Excellent, But Not Perfect

B3 does fail me in one aspect: the lack of a full cover system. Without cover making a big, tactile difference in an RTS, I start to feel like I'm just throwing unorganized mobs of units at the enemy. I wish there were something akin to the fully-wrought systems in games like Company of Heroes, which would have endearedmejust a tad more so. But, hey, there's at least some form of functioning cover -- by way of trenches and buildings -- that can be occupied in this title. And large as they might loom in my mind outside of actually playing B3, my issues with the cover system did end up dwarfed by my overall enjoyment of the game.

8

The Verdict

There are very few negative aspects to Blitzkrieg 3, which brings unexpected, fresh ideas to one of hardcore gaming’s most recently underserved areas. Blitzkrieg 3 is an exemplary real time strategy title, and it benefits tremendously from its developer’s fourteen years of work on the series and in the genre. Whether you've been with the genre since Dune II, or whether your experience with real-time strategy is somewhere in the nil-to-MOBA range, Blitzkrieg 3 is absolutely worth your time. Get this game and go kill you some Nazis today.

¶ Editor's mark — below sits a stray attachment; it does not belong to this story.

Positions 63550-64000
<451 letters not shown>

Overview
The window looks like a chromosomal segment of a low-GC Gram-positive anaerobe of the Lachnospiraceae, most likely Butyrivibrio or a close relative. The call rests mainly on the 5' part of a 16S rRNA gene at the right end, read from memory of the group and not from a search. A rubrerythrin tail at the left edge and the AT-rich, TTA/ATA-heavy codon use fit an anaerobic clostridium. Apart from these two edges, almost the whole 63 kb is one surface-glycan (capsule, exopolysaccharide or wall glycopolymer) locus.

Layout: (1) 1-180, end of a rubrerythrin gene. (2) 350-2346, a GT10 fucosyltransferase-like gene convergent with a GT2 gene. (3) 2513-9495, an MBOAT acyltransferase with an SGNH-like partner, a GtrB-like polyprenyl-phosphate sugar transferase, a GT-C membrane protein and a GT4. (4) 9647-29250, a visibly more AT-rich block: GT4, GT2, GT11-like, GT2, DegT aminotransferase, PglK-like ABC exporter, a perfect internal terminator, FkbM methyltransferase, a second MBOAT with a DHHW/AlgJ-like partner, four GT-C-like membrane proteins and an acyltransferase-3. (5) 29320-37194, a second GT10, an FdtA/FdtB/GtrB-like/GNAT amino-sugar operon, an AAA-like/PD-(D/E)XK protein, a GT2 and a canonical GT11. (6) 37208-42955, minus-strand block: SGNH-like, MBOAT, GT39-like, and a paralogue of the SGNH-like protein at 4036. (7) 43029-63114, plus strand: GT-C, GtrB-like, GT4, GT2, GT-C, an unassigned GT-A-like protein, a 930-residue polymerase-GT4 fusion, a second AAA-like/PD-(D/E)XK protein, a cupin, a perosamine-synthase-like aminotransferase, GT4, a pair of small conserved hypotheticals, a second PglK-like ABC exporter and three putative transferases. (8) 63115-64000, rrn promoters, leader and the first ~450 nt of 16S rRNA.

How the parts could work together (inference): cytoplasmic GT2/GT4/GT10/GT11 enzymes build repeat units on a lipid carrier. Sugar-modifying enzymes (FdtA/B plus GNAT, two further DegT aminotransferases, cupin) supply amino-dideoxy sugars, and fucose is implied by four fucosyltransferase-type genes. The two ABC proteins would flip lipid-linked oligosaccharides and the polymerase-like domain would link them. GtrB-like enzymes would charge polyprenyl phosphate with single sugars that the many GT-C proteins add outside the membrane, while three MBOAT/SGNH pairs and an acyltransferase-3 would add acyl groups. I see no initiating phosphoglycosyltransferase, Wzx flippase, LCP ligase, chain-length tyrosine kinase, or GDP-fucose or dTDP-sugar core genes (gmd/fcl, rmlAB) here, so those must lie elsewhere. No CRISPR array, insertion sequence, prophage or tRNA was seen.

Trevor Talley

Trevor used to tell people that he writes anything 'they' pay him for and everything else. But, what he really wants to do is sit on his porch all day with a beer, listening to Berliner techno while pounding culture into his brain through a computer screen and then writing about it. Trevor subjects the internet to his musical tastes as editor of The Deli Austin and his credits include PC Gamer, the infamous Busted! Magazine and over a dozen books on Minecraft and sports (not together, though he thinks it could be done).